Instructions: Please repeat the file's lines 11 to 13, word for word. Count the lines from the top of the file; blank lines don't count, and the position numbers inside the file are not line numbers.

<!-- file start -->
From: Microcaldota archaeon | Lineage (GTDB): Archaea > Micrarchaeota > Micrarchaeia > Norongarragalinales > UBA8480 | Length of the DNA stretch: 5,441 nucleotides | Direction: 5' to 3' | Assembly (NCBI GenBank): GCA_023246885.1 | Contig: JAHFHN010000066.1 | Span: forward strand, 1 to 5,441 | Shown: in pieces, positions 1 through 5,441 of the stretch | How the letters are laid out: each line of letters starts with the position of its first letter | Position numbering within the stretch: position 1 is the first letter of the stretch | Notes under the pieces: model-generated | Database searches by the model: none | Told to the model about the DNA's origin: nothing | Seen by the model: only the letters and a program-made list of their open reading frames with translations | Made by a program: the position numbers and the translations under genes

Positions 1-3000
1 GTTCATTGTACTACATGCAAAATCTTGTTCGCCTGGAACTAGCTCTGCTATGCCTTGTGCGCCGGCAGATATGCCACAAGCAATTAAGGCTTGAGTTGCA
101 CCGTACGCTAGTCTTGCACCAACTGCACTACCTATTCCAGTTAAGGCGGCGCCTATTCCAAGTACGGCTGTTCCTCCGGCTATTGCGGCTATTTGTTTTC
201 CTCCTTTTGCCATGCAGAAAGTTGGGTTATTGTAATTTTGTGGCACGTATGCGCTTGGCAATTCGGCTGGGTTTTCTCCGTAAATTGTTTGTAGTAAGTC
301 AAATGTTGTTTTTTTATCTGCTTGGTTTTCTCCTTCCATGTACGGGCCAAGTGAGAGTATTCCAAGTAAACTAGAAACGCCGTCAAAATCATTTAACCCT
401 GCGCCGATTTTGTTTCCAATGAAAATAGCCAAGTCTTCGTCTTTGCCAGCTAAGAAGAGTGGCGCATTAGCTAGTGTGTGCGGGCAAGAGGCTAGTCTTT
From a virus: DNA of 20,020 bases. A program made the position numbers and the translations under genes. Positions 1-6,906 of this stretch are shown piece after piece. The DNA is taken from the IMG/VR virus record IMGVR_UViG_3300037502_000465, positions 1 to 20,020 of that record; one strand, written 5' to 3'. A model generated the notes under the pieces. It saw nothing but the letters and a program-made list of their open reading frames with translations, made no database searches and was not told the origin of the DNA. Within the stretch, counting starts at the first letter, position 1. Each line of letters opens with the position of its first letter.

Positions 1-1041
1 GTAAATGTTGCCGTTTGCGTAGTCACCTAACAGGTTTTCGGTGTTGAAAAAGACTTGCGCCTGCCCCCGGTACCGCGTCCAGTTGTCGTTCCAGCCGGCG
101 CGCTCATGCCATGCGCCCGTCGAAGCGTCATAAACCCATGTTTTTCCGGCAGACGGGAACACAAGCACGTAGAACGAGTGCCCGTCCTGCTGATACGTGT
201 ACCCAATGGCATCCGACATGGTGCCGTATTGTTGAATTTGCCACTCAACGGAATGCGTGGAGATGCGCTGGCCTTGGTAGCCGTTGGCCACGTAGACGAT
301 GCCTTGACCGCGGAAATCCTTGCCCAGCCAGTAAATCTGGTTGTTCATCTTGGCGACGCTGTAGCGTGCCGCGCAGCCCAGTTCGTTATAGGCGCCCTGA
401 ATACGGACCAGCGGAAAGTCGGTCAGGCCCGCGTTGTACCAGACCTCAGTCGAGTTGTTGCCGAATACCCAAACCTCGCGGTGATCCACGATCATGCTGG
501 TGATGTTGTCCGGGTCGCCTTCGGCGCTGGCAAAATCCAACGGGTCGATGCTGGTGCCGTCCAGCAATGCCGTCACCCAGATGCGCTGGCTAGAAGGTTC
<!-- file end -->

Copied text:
101 CGCTCATGCCATGCGCCCGTCGAAGCGTCATAAACCCATGTTTTTCCGGCAGACGGGAACACAAGCACGTAGAACGAGTGCCCGTCCTGCTGATACGTGT
201 ACCCAATGGCATCCGACATGGTGCCGTATTGTTGAATTTGCCACTCAACGGAATGCGTGGAGATGCGCTGGCCTTGGTAGCCGTTGGCCACGTAGACGAT
301 GCCTTGACCGCGGAAATCCTTGCCCAGCCAGTAAATCTGGTTGTTCATCTTGGCGACGCTGTAGCGTGCCGCGCAGCCCAGTTCGTTATAGGCGCCCTGA